diane and drafts.jpg

I’m often asked how many drafts I write when I’m working on a book. The answer: a lot. I finished my next novel, tentatively titled The Lies We Told, last week, and thought I’d show you the stack of drafts the writing generated. In my left hand, of course, I’m holding the nice, neat perfectly formatted and spell-checked version that I sent to my editor. Beneath my elbow are all the previous versions.

I use different color paper for each draft so I can keep them straight. In this stack there’s pink, blue, green and yellow, and then I had to start repeating the colors.

So, what happens now? My editor (and my agent) will weigh in with their thoughts on what works and what doesn’t in the final draft. By the time I reach the final draft stage, I’m too close to the book to see the forest for the trees, so their input is invaluable. The requested changes from my editor are often things like “Character X’s motivation for stealing his mother’s false teeth needs to be stronger”. My editor’s ideas for change invariably make me a) groan and b) want to punch my computer screen. It usually takes me 24 hours to recover from an editor’s feedback–and to see the value in it. By then, I’m ready to get back to work.

The one thing I’ve learned over the course of writing 19 books is that my

draft stack.jpg

editor is on my side–or rather, on the side of the book. She wants the book to be every bit as good as I want it to be. There’s a tendency, especially among new writers, to see the editor as the enemy. That couldn’t be further from the truth. The other thing I’ve learned is that the editor is nearly always right on the money with her suggestions, no matter how much I hate having to make the revisions.

Here are a couple of examples of changes my editors have recommended in the past:

  • In my latest release, Secrets She Left Behind, I originally introduced the significant character, Jen, about halfway through the book. My editor, Miranda Indrigo, suggested I introduce Jen much earlier, which made a lot of sense and increased the tension in the earlier part of the book.
  • In Keeper of the Light, the old lighthouse keeper, Mary Poor, was originally a man. My editor at the time was Karen Solem, who is now an agent, and I will never forget her telling me to “sit down” before she made the particular suggestion to change Caleb Poor to Mary Poor. How I resisted for my usual 24 hours! I knew it would require revamping the entire book. Around hour 20, I realized she was right. I had to create an entirely new character in Mary, and she turned out to be a perfect and very necessary addition to the story.  

So now I wait. Soon, I expect to be enduring my 24 hours of agony, followed by the addition of one more draft to the pile. I think I’ll use purple this time.  

19 Comments

  1. Gina on August 10, 2009 at 6:23 pm

    Oh Diane, I can’t wait for this book to come out.

  2. brenda on August 10, 2009 at 7:42 pm

    Mary could not be Caleb…she knew intimate details…would not have worked with a man…but you poor person-going through that book and changing that name…whew…I have to say that I feel like I am out of the loop-so much traveling-I am getting ready to leave again…but I cannot believe you WIP is over…didn’t you just start it this year? Goodness…you are amazing.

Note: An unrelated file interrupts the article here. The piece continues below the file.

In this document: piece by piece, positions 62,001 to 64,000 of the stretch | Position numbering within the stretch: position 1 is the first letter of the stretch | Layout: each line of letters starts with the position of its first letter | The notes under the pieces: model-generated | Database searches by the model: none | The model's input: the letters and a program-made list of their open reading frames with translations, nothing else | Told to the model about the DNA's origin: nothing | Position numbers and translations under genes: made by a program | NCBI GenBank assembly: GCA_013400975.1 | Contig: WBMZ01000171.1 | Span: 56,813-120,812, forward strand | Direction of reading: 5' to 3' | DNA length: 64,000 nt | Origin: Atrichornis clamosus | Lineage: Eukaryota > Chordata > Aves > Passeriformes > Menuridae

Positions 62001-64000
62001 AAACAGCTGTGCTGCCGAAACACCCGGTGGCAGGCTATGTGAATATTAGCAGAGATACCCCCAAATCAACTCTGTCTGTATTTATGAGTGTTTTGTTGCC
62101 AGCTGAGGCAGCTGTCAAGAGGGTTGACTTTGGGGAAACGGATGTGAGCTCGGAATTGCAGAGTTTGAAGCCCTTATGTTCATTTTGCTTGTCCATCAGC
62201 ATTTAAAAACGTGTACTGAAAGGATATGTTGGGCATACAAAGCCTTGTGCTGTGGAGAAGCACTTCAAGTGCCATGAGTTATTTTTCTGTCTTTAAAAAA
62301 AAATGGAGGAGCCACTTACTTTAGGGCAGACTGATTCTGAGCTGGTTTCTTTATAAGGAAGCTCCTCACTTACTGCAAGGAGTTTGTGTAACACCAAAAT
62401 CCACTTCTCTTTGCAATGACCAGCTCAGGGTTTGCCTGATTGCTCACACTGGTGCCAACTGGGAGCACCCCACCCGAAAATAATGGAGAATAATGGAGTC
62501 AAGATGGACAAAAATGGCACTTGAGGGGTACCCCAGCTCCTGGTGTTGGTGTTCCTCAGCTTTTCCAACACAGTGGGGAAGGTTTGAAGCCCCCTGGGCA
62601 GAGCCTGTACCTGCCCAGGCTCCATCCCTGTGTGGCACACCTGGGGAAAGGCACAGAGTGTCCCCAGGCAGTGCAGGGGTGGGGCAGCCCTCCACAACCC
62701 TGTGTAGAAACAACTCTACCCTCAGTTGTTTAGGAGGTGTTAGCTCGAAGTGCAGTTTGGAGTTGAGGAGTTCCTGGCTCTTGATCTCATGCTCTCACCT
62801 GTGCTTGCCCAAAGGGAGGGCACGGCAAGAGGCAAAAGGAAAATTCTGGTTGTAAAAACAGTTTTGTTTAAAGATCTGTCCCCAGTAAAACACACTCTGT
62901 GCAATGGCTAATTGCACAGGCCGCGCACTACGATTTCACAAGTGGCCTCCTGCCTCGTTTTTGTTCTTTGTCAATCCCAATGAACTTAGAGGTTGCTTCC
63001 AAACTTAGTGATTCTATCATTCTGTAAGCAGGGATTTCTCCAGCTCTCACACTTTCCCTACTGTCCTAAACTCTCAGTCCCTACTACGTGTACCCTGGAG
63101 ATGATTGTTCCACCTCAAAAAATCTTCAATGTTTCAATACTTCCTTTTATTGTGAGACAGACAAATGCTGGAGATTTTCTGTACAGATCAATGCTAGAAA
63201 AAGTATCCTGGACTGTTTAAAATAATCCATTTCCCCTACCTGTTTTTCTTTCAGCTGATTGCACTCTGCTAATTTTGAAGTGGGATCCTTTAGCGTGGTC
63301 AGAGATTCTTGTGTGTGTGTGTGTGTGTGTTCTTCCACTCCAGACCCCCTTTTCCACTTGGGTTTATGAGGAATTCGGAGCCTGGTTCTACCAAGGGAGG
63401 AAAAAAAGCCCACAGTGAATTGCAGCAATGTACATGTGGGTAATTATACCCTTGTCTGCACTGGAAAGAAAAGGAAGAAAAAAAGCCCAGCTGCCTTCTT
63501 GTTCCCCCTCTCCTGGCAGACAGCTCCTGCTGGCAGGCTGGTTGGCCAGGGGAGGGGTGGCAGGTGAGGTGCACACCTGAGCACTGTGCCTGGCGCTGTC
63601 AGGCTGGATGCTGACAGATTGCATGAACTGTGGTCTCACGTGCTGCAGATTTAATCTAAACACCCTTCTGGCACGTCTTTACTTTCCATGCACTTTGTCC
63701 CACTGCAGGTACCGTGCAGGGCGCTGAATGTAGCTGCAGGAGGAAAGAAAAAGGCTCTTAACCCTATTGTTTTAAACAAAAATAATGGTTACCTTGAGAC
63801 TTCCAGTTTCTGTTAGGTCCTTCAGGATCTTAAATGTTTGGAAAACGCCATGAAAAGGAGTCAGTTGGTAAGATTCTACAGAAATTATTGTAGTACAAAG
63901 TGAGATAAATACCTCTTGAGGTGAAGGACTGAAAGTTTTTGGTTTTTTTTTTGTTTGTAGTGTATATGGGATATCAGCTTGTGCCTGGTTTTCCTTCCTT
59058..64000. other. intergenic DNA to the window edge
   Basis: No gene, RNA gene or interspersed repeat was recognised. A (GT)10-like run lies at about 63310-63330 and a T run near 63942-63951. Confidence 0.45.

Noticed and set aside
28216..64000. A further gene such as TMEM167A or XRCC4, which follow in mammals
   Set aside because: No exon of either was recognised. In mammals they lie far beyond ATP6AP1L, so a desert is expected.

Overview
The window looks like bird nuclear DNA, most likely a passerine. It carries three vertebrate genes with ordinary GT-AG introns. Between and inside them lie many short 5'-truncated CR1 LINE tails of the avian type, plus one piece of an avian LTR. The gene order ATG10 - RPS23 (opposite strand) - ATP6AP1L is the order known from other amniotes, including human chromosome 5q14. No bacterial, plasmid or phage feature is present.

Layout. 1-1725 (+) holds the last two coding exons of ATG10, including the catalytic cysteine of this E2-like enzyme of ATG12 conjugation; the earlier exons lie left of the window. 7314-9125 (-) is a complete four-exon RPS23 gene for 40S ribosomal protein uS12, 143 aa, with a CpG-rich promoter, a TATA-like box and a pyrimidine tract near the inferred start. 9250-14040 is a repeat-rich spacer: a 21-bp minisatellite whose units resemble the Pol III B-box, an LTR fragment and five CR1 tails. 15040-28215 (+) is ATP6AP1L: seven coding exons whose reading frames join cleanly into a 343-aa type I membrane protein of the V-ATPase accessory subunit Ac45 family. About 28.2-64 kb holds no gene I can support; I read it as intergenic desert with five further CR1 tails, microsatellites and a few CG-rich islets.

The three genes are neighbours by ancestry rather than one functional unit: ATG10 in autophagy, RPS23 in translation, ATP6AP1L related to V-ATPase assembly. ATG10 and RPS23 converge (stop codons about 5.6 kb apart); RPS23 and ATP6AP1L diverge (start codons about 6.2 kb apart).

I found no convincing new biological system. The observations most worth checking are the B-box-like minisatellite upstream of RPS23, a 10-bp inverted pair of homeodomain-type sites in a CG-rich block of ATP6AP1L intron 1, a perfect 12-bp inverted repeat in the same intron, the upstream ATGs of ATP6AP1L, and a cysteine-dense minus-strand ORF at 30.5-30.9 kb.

3. Diane Chamberlain on August 10, 2009 at 8:34 pm

    Brenda, I did first try to just change the name from Caleb to Mary, along with the pronouns, but it quickly became clear I needed to create an entirely new character in Mary. More work, but a better book.
    I did write this WIP quickly. I know you worry when your favorite writers write too quickly, but I don’t think you’ll be disappointed. 🙂 Believe me, the last six months felt like a year!

  4. Denise on August 10, 2009 at 11:01 pm

    I have a question: what makes an editor so brilliant? What sort of education and qualifications does an editor need? Are some editors better than others? What happens if you disagree with your editor? They sure seem to have a lot of knowledge, foresight and magic, and I have always wondered how they acquired or earned it!

  5. Diane Chamberlain on August 10, 2009 at 11:40 pm

    Good questions, Denise. Just as in any other profession, there are excellent editors and less-than excellent editors. I’ve heard some horror stories, but I’ve been incredibly lucky. Not only have my various editors been smart and savvy, but they’ve been nice people who are easy to work with. Usually they’ll have a degree in English or literature. Here’s a good article that describes their many tasks: http://mediacareers.about.com/od/mediajobprofiles/a/BookEditor.htm
    I’ve disagreed at times with an editor’s suggestions. Then we talk. The way I look at it is this: if an editor suggests a change, there is SOMETHING wrong with part of the book and it needs to be addressed. I may not end up with the exact change suggested, but I know I need to pay attention to the problem. Editors need to be extremely well read, know what a particular author’s readers want, and be able to read an author’s work from both the perspective of a reader and a writer. Often, an editor will tell me where something isn’t working and leave it up to me to figure out how to make the change. I think the best editor/agent relationship is one where there’s respect on both sides and a real give and take of ideas can take place.